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Topic: Feudal law

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  law. The Columbia Encyclopedia, Sixth Edition. 2001-05
The first law code in Roman history was the Law of the Twelve Tables, the prelude to the development of Roman law, a highly elaborate system that has had immeasurable influence on the growth of Western law.
Roman law, together with the Bible, was the basis of canon law, the legal system of the Roman Catholic Church, while Muslim law was derived from the Qur’an and the traditional sayings of Muhammad, and later Hebrew law was based on the Talmud.
Feudal law also showed the effects of Roman law, although in theory it was based not upon any concept of the state but on personal relations (see feudalism).
www.bartleby.com /65/la/law-law.html   (701 words)

 [No title]   (Site not responding. Last check: 2007-11-07)
From the thirteenth century onwards feudal law continued to be appealed to and feudal principles were sometimes formulated even more sharply than before, but the modern State was beginning to assert itself in most European countries in an unmistakable manner and its influence began to modify the fundamental conceptions of feudalism.
Of course, the processes of customary law were greatly hampered and even modified by the fact that the freeholders had access to the royal courts, and so could challenge the verdicts of the manorial jurisdiction and the decisions of the township in the royal courts.
Feudalism, natural husbandry, the sway of the military class, the crystallisation of powers and rights in local centres, are phenomena which took place all over Western Europe and which led in France, in Germany, in Italy and Spain to similar though not identical results.
socserv2.socsci.mcmaster.ca /~econ/ugcm/3ll3/vinogradoff/feudal   (9209 words)

 "Feudal Law / Feudalism" Defined & Explained
The 'Lectric Law Library's Legal Lexicon On FEUDAL LAW - By this phrase is understood a political system which placed men and estates under hierarchical and multiplied distinctions of lords and vassals.
In the U.S. the feudal law never was in its full vigor, though some of its principles are still retained.
FEUDALISM - The relations and interdependence between lord and vassal, based on the fief, or ownership of land.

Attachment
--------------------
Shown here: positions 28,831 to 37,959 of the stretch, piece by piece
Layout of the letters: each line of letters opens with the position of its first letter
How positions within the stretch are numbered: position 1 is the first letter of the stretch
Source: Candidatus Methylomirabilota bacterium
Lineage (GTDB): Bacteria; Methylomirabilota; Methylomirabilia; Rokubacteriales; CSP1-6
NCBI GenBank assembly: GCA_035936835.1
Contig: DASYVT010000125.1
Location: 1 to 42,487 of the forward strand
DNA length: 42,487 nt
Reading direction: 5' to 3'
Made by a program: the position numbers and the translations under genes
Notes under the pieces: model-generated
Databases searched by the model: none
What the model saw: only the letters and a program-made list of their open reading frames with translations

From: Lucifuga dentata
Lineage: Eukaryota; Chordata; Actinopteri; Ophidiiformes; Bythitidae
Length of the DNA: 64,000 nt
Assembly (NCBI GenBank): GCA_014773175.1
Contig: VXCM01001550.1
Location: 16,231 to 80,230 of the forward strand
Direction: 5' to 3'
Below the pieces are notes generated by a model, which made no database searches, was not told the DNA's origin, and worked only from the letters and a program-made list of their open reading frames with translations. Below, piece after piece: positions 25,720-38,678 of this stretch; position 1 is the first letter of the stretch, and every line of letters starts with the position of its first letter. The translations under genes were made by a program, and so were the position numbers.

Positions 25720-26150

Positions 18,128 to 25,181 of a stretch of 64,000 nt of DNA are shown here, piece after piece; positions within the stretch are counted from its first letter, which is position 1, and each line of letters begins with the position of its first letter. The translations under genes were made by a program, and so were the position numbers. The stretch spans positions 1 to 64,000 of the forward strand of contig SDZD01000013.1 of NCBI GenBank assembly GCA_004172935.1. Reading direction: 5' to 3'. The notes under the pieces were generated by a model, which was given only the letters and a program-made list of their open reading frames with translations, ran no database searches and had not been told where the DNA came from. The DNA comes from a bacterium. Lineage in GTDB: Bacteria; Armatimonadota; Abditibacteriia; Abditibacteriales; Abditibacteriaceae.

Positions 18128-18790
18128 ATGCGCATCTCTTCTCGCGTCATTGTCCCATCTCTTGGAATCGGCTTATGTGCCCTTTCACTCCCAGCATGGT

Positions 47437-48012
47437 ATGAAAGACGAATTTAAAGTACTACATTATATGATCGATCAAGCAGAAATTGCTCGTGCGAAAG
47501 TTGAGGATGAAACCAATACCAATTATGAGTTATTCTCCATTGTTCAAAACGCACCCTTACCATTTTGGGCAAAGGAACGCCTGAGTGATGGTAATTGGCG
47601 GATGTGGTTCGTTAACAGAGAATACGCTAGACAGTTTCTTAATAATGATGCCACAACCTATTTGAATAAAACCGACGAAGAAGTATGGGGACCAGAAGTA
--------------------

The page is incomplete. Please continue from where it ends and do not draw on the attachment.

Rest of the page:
www.lectlaw.com /def/f024.htm   (270 words)

 [No title]
At the same time the law governing the bestowal of fiefs, the rights of lords and vassals, and the complicated property rights of fiefs emerge from unwritten, ill-defined, customary chaos in which rules and principles were fluid.
When a feudal contract passed from one generation to another, the bonds that the contract cemented were renewed in public ceremonies that reminded each party of its obligations and duties.
The earliest reports of court cases involving feudal disputes and using feudal law date to the late twelfth century, and their numbers proliferate during the thirteenth and fourteenth centuries.
faculty.cua.edu /pennington/Law508/FeudalLaw.htm   (2675 words)

 MSN Encarta - Print Preview - Feudalism
The fief was embedded in the customary law of western Europe, and the incidents of feudalism, such as wardship and marriage, escheat and forfeiture, continued to flourish after feudal military service died out.
In England feudal tenures were abolished by statute in 1660, but they lingered on in parts of the Continent until the customary law was replaced by Roman law, a process completed by Napoleon.
Roman law substituted other legal notions for feudal ones on the Continent, but in England the common law continued to be basically feudal law.
encarta.msn.com /text_761568817___13/Feudalism.html   (277 words)

 Feudal Titles
In the early feudal times this was extended to allow the king's barons, his tenants-in-chief, to have their own barons through a process of subinfeudation, but the continuation of this practice was restricted in England when King Edward I recognised the danger it represented to his centralised power and fiscal efficiency.
Feudal Law gives the title of Baron to all those who hold the absolute jurisdiction which is carried by the grant of furca et fossa - the power to hang men, and to drown women, found guilty of capital offences by a baronial court.
In brief: a feudal title is a territorial dignity which passes with the ownership of the lands to which it is attached; a peerage title is a personal dignity which will pass, if it is not a life peerage, according to the "remainder" or "destination" specified at the time of its creation.
www.baronage.co.uk /bphtm-01/essay-3.html   (890 words)

 Medieval Sourcebook: Medieval Legal History
The Law of Brusthem, 1175, on a mixed marriage between a slave and a freewoman.